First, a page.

As a cultural stereotype, Oktoberfest is the epitome of traditional German culture and the love of good beer (or  “bierernst”).  Munich is in the Bavarian region of Germany, which is the typical leiderhosen and beer stein style of German that we associate with Germany and Oktoberfest, and there is a long history of loving good beer in Bavaria.  Perhaps most well-known, Bavaria instituted the Reinheitsgebot, or the “beer purity law”, in the 16th century in order to ensure the quality of the beer being produced in the region.  Issued by Duke Wilhelm IV in 1516,  it allowed for only four ingredients in brewing beer: hops, barley, water, and yeast.  While today this might not be necessary considering modern food safety laws that are in place, many are still steadfast believers in the traditional method and in making traditional German beers.

Leading up to Oktoberfest later in the year, I’ll discuss other aspects of the history of beer and of Germany.  Thanks for coming along! -Lauren

Sources I used and links for more information:

  1. https://www.oktoberfest.de/en/article/Oktoberfest+2018/About+the+Oktoberfest/Oktoberfest-Calendar+2019/4928/
  2. https://www.npr.org/sections/thesalt/2016/04/29/475138367/germanys-beer-purity-law-is-500-years-old-is-it-past-its-sell-by-date
  3. https://www.bbc.com/news/world-europe-36110288
  4. https://www.oktoberfest.net/history-oktoberfest/
  5. http://www.ofest.com/history.html
  6. https://www.muenchen.de/int/en/events/oktoberfest/history.html
  7. https://www.britannica.com/place/Bavaria

Welcome Back!

Hello again! It’s been a few years, and I’ve been busy! I just wanted to take a minute to let you know what I’ve been up to since my last post.

Well to start, I’ve graduated college. I finished my undergrad in Anthropology, with minors in Latin and history. I did two study abroad trips, which I will talk more about later. The first was in Belgium doing an archaeological field school, and the second was a semester abroad in London.

This year, I got a job at a travel company that focuses a lot on immersion in the destination, as well as history and culture. I hope to spend some time describing these destinations from a travel and history perspective now. It’s important to me to travel and learn about other cultures and places, especially since the world is so integrated and more connected today, and it has become even more vital to understand each other and have respect for other cultures.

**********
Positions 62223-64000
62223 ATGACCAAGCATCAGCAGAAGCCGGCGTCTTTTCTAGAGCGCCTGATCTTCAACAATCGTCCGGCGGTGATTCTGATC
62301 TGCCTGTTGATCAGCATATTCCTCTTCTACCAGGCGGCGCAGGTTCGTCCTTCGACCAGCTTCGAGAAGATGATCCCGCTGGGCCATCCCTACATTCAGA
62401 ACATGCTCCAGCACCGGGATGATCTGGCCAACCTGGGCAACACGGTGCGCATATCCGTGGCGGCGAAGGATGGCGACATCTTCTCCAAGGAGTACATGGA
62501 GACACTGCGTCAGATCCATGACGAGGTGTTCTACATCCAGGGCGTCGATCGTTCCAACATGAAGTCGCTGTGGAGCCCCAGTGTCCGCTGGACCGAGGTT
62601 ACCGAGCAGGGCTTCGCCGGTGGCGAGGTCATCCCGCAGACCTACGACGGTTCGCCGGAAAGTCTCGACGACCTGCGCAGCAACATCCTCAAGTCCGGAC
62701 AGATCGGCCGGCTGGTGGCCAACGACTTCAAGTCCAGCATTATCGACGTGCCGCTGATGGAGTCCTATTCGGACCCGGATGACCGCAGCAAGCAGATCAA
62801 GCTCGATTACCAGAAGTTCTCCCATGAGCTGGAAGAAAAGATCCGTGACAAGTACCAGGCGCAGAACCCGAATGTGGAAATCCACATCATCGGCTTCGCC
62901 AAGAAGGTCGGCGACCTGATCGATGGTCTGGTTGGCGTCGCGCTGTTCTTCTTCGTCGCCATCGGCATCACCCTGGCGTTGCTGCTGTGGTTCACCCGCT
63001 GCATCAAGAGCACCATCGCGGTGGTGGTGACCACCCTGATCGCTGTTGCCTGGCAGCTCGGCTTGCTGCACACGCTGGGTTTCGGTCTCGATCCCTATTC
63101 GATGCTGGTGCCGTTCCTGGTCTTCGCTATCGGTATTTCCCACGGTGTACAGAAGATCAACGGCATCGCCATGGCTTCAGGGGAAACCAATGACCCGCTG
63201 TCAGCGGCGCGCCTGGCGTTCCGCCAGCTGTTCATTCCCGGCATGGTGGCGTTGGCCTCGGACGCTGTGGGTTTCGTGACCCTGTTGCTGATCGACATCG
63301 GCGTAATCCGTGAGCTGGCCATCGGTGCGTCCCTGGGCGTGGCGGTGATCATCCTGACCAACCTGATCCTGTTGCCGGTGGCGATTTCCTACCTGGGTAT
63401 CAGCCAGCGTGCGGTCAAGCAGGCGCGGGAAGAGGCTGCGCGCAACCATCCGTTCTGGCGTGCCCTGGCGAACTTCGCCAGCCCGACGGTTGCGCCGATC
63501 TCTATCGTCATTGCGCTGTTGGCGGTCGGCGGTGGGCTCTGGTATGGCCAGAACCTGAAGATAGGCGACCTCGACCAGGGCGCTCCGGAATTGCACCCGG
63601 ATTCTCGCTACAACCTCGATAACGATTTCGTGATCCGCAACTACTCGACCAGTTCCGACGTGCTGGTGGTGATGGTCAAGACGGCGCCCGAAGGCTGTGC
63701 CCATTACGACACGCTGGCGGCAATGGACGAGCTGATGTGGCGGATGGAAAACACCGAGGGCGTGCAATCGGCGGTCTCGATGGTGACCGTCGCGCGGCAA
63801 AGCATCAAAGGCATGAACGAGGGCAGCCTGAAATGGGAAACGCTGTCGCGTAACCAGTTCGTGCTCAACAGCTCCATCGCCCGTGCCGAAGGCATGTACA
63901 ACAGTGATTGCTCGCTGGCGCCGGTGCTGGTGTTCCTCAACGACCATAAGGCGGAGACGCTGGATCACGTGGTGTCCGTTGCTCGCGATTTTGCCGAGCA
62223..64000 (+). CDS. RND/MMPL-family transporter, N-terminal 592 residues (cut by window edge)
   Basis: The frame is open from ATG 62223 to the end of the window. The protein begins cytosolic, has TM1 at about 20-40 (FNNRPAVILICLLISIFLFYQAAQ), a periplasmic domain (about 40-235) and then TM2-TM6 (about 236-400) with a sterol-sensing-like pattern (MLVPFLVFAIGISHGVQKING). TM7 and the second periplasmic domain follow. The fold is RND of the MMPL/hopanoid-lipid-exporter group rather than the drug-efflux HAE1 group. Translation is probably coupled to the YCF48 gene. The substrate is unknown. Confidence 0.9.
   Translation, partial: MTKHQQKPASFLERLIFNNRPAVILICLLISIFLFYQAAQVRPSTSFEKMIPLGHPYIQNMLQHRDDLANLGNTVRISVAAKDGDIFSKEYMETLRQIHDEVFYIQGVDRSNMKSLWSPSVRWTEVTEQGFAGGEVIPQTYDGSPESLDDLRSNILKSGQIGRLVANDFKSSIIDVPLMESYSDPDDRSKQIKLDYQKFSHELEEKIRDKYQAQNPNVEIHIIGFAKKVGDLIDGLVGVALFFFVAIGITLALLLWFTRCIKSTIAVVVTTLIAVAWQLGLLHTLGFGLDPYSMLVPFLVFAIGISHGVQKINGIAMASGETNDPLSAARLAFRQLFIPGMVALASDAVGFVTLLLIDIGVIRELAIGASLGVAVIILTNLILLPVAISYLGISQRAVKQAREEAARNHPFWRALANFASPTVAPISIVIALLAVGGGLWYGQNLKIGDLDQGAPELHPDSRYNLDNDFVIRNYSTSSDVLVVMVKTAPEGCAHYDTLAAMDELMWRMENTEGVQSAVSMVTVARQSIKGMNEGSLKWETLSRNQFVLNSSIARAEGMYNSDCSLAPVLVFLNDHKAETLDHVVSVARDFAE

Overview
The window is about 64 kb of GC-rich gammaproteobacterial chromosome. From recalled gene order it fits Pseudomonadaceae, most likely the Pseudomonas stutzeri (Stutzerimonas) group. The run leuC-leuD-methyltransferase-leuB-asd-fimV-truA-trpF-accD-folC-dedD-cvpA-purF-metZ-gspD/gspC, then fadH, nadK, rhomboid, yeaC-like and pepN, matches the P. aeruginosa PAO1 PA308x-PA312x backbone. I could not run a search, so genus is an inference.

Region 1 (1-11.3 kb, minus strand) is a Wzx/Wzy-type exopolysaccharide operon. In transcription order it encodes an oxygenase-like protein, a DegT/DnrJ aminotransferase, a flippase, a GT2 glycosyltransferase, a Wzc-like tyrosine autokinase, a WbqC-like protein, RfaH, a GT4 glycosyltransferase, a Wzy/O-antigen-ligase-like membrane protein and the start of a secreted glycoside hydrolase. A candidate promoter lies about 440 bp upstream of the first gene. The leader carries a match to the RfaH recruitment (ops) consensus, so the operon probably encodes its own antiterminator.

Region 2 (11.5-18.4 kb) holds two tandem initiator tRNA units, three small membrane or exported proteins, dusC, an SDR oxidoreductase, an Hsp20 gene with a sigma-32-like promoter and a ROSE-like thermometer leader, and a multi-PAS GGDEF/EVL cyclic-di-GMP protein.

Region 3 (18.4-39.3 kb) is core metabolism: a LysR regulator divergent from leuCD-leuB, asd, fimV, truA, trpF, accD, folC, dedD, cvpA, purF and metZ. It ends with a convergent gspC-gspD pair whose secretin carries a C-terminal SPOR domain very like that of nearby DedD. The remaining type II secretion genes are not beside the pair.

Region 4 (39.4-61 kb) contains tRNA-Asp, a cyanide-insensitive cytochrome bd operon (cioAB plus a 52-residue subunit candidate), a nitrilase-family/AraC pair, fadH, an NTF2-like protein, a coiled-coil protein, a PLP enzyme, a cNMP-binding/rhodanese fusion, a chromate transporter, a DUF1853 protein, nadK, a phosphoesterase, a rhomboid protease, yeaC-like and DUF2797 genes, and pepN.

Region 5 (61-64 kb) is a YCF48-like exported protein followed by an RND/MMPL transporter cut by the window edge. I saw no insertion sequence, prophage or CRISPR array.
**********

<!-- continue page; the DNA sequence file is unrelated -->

My hope is that people like me with a passion for history and travel will find these posts both informative and inspiring- that they will make you want to travel to experience these amazing places and cultures for yourself.

Thanks for coming along on the journey with me!


Memorial on Tower Green

Memorial on Tower Green

This picture was taken in the Tower of London on the Tower Green.  It is right in front of the chapel of St. Peter Ad Vincula and is on the site where the scaffold was supposedly located.  It was there that two of Henry VIII’s wives were executed- Anne Boleyn in 1536 and Catherine Howard in 1542.  The Lady Jane Grey, sometimes referred to as the Nine Days’ Queen, was also executed there.  When Edward VI, the only son of Henry VIII, was king, he named Jane Grey to be next in line for the crown instead of his sisters.  Edward died young in 1553 and Jane became queen, although it was only for nine days before she was overthrown and imprisoned.  She was eventually executed in 1554.  All three women are buried in the chapel.




Salisbury Cathedral

Salisbury Cathedral

This photo was taken in the nave of Salisbury Cathedral.  The church, sponsored in part by Henry III, was founded in 1220 and completed around 1266.  It was built in the Early English Gothic style.  The two shades of marble and stone, along with the Gothic arches and ribbed vaulting are characteristics of this style.  The cathedral houses an original copy of the Magna Carta, although the royal seal is no longer attached to it.


The Murder of Thomas A Becket

The Murder of Thomas A Becket

This is a beautiful box enameled with a depiction of Thomas a Becket’s murder in Canterbury Cathedral in 1170 and his funeral. It was made in France around 1180 in memorial to him and at one point could have held a relic associated with Thomas. Thomas Becket was Chancellor and Archbishop of Canterbury for Henry II. The two couldn’t get along after Thomas became Archbishop. Supposedly four of Henry’s knights took it upon themselves to get rid of Thomas- as seen on the box.

From the Victoria and Albert Museum
London, England

“Since distinguished heart and brilliant deeds go together, it is not appropriate for a mean heart to hold the open hands back, No; may the hand follow a bounteous heart in giving.”

-From Book 5 of the Itinerarium Peregrinorum et Gesta Regis Ricardi, translated by Helen J. Nicholson in The Chronicle of the Third Crusade, describing the generosity of King Richard I